We are spending the weekend at a friend’s lake cabin. It’s not an isolated cabin; lakeshore is too precious to allow that kind of space. My favorite time to be here is any time but summer, when there is constant noise from boats and people. Even now, just two weeks after Labor Day, it is mostly silent and peaceful, only rarely disturbed by the roaring of a motorboat.
The sun rose in a pink-orange glow above gently rippling water this morning. Loons called in the distance, crows nearby. It was a time to just absorb beauty, to simply be. Lake sunrise is one of my favorite meditations.
There are many activities in the surrounding area. We all agreed that we just wanted to experience the cabin, not to use it as a point from which to go to other places. The cabin is the destination.
I spent most of Saturday reading, appropriately, A Place in the Woods by Helen Hoover, a memoir of the early years that she and her husband lived in far northern Minnesota. They endured a ramshackle cabin, flood and fire, and welcome and unwelcome visits from wildlife. I’ve always had the fantasy of living in the country, away from the hubbub of modern life. At this time for my family, our suburban home is a reasonable compromise; we have good schools, convenient access to everything, and a good amount of quiet as well. Quiet is key for me, and was a primary selection criteria for our house. Acres of surrounding wetlands means that the undeveloped spaces around us will remain that way, and we regularly see and hear wildlife of many species.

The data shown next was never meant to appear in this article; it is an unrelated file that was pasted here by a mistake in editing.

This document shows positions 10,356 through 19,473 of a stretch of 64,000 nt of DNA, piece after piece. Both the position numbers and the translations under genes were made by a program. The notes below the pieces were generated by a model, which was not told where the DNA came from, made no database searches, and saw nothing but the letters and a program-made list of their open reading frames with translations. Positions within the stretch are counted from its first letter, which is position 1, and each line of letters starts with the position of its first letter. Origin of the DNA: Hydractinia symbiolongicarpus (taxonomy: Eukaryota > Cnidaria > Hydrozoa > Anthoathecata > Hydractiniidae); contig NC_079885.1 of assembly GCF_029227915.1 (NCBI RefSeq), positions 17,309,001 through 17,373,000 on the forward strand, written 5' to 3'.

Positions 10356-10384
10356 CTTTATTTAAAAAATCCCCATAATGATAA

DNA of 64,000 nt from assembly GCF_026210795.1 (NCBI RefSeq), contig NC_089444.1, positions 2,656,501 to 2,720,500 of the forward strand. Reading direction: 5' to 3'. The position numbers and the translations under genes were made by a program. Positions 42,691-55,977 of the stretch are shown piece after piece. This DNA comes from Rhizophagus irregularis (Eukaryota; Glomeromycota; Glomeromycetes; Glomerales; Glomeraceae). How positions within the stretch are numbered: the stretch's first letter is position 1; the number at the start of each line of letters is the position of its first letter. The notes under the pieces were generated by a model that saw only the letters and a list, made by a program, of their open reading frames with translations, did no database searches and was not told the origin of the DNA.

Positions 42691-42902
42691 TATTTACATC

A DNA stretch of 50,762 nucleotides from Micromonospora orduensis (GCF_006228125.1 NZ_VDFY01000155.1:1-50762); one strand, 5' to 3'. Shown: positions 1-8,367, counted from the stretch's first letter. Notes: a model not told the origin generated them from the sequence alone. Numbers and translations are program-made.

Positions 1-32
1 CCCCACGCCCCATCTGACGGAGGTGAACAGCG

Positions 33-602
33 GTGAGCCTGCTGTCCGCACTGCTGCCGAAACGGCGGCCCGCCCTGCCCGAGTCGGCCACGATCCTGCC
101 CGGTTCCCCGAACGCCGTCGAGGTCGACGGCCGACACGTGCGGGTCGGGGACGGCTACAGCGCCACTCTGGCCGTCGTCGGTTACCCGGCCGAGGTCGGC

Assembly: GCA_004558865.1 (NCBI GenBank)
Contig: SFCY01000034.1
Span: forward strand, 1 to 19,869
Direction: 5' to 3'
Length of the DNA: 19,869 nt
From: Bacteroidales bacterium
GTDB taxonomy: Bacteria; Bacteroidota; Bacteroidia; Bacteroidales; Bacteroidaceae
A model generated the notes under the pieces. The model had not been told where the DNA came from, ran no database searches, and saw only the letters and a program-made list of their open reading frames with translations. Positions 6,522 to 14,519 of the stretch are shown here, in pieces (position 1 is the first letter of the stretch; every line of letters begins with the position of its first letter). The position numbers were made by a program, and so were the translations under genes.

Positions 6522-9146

I work in the city, and I try to put myself in a vacation mindset during the commute home. I exit the highway early, to drive past lakes and trees, even if it takes a little longer. Summer off from work relieved some tension that I didn’t know I was experiencing until I returned to the city. I know that many people love living in a vibrant metropolis, but I also know that it is not for me.
As I have written, I think of our house in the much-disparaged suburbs as our cabin. At home, I putter in my garden, read with a cat on my lap, fill the house with the aroma of baking bread. So why does this weekend escape feel so necessary? The return of my work and Mari’s school routines, coupled with a critical deadline in Thom’s work, my insomnia, and a few unusual circumstances, made this week unusually stressful. We could have decompressed at home, but the prospect of a complete escape brightened our moods all week.
So, as we clean the cabin this morning – a couple of hours that could have been used for the housecleaning that will still be necessary when we get home – and drive for 3 hours, I will ask Thom and Mari about this. What was the best part of the weekend? Could we have done that at home?